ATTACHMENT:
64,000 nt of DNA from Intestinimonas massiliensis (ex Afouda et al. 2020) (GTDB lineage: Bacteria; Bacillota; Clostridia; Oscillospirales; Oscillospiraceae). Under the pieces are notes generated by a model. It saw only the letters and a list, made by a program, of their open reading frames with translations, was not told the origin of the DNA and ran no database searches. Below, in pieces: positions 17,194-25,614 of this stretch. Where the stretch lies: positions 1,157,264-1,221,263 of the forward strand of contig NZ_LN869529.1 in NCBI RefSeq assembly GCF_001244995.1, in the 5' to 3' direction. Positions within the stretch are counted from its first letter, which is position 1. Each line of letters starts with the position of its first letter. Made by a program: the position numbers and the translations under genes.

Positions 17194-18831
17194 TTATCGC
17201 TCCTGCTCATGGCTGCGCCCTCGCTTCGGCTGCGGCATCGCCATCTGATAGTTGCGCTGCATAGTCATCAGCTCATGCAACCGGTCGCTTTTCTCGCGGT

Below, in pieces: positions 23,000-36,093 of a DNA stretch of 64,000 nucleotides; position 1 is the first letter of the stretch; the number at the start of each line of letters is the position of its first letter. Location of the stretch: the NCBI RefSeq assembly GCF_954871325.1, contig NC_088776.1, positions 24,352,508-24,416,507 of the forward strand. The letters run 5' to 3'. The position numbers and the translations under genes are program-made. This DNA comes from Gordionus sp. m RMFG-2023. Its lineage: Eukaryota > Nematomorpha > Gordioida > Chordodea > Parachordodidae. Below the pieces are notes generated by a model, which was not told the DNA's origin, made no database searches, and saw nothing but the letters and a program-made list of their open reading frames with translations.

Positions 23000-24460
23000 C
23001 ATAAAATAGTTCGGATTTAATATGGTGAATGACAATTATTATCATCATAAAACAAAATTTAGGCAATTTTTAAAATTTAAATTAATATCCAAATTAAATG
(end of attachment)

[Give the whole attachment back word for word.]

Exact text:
64,000 nt of DNA from Intestinimonas massiliensis (ex Afouda et al. 2020) (GTDB lineage: Bacteria; Bacillota; Clostridia; Oscillospirales; Oscillospiraceae). Under the pieces are notes generated by a model. It saw only the letters and a list, made by a program, of their open reading frames with translations, was not told the origin of the DNA and ran no database searches. Below, in pieces: positions 17,194-25,614 of this stretch. Where the stretch lies: positions 1,157,264-1,221,263 of the forward strand of contig NZ_LN869529.1 in NCBI RefSeq assembly GCF_001244995.1, in the 5' to 3' direction. Positions within the stretch are counted from its first letter, which is position 1. Each line of letters starts with the position of its first letter. Made by a program: the position numbers and the translations under genes.

Positions 17194-18831
17194 TTATCGC
17201 TCCTGCTCATGGCTGCGCCCTCGCTTCGGCTGCGGCATCGCCATCTGATAGTTGCGCTGCATAGTCATCAGCTCATGCAACCGGTCGCTTTTCTCGCGGT

Below, in pieces: positions 23,000-36,093 of a DNA stretch of 64,000 nucleotides; position 1 is the first letter of the stretch; the number at the start of each line of letters is the position of its first letter. Location of the stretch: the NCBI RefSeq assembly GCF_954871325.1, contig NC_088776.1, positions 24,352,508-24,416,507 of the forward strand. The letters run 5' to 3'. The position numbers and the translations under genes are program-made. This DNA comes from Gordionus sp. m RMFG-2023. Its lineage: Eukaryota > Nematomorpha > Gordioida > Chordodea > Parachordodidae. Below the pieces are notes generated by a model, which was not told the DNA's origin, made no database searches, and saw nothing but the letters and a program-made list of their open reading frames with translations.

Positions 23000-24460
23000 C
23001 ATAAAATAGTTCGGATTTAATATGGTGAATGACAATTATTATCATCATAAAACAAAATTTAGGCAATTTTTAAAATTTAAATTAATATCCAAATTAAATG